Libraries. Visit your local and digital libraries, to explore books, tutorials, manuals or classes that can help you.


Official websites. Try the official website of service providers. Apple and Microsoft have many tutorials and other learning material on their websites. If you want to learn about Linux, there’s a full course on that is partially narrated by the creator of Linux himself.

Relational Strategies for Managing Operational Risk

Strategy Illustration 7


Help your partner. If you partner knows less than you, share your new knowledge with them which helps you remember it.


Teach others. They say that to teach is to learn a thousand times. The best way to learn and keep new knowledge is to teach others. Considering becoming a volunteer teacher on subjects you want to learn more or keep updated.


Community. Use the power of community with other tech savvy seniors and form a support group to help one another and sharpen your own ICT skills.


Social networks. Join existing informal and formal social networks (e.g., Apple Community) where you can ask questions and get answers to your issues. Consider forms of passing forward the knowledge and skills you learn in these groups.


Health issues. Your support team may have tips and tools to help you overcome any health issues (weaker eyesight, hearing, shaky hands), discuss with the tutors at your ICT groups and more knowledgeable peers.


ICT Courses. Join intermediate and advanced ICT courses developed for older adults. Make sure you discuss with tutors to find the right courses for you. Discuss with tutors if you can meet outside classes or during breaks to have one-on-one discussions.


Service Providers. Become loyal to service providers that are helpful in supporting your needs. Good technology providers and retailers should be able to offer targeted solutions and support to your issues. Engage with stores and services that provide your preferred communication channel, be it in-store, phone, or through chat function on the websites.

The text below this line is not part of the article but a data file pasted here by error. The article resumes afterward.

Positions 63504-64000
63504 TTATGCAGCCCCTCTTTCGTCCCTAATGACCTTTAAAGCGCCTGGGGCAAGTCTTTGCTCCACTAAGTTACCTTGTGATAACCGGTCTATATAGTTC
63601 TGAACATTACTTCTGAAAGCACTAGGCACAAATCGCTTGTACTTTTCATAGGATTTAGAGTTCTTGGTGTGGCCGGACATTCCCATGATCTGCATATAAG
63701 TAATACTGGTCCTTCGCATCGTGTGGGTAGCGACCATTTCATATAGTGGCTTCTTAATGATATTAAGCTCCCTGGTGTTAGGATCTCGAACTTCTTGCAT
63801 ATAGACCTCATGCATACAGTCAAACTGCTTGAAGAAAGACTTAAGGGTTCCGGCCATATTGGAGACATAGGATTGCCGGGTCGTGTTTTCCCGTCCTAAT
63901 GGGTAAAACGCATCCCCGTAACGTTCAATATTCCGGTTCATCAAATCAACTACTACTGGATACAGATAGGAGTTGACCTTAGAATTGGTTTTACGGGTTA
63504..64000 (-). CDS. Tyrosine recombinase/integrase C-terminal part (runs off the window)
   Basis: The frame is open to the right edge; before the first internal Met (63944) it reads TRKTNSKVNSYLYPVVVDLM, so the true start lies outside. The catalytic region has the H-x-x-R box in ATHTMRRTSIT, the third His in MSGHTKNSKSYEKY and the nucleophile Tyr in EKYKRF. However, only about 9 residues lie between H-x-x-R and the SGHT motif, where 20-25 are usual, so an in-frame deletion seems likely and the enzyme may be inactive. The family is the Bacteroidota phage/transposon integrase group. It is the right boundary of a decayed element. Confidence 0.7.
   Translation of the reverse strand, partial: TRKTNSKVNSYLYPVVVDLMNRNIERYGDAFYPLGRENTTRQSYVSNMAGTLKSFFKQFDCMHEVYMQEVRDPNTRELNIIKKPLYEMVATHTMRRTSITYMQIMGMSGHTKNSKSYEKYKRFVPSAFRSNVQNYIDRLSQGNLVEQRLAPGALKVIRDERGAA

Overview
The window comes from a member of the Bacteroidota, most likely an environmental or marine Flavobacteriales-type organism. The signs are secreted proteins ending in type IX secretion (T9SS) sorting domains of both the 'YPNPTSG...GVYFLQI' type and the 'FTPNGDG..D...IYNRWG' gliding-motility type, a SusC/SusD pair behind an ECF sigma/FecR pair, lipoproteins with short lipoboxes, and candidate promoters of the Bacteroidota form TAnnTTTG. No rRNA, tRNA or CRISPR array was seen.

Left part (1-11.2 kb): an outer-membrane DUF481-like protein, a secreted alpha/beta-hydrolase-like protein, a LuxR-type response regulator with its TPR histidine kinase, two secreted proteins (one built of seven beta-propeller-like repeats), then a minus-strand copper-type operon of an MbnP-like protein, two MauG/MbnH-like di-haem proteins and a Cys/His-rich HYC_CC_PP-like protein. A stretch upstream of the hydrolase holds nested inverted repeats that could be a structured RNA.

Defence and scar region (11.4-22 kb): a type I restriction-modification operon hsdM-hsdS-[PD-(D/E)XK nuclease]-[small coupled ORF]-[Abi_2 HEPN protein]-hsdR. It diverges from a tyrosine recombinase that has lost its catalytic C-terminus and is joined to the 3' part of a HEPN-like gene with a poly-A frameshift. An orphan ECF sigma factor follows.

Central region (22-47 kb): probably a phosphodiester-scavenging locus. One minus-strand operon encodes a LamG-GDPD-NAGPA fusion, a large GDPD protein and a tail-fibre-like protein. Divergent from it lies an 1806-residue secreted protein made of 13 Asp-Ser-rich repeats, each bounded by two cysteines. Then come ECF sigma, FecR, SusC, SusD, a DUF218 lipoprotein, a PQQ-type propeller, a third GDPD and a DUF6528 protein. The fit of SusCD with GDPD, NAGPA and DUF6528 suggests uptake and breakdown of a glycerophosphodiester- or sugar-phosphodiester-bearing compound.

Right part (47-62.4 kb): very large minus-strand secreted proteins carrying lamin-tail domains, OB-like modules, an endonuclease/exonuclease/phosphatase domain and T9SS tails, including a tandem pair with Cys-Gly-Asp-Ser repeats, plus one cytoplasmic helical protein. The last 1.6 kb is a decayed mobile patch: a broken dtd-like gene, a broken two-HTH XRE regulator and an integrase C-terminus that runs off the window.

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Strategies to Managing Perceived Operational Risk

Operational risk is aligned both with the person’s ICT ability and the person’s confidence to try to overcome the perceived risk and engage with the digital device. There are individual strategies people can do themselves to manage this risk, as well as relational strategies which consider the role of social influence on a person’s ability to try new things and interact with ICT.

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You may be interested in
Other potential risks
that Timothy is facing:

concerns about feeling incompetent, getting frustrated and being overwhelmed with digital technology.
fears focused with online payments, losing privacy, identity theft and automatic payments.
worries about online transactions, not receiving the purchased goods and processing errors.
fear of buying too much online and the costs with upgrading software and devices.
concerns that digital devices encourage physical inactivity and becoming addicted to the devices as well as the strains on eyesight.
Timothy Strategy 1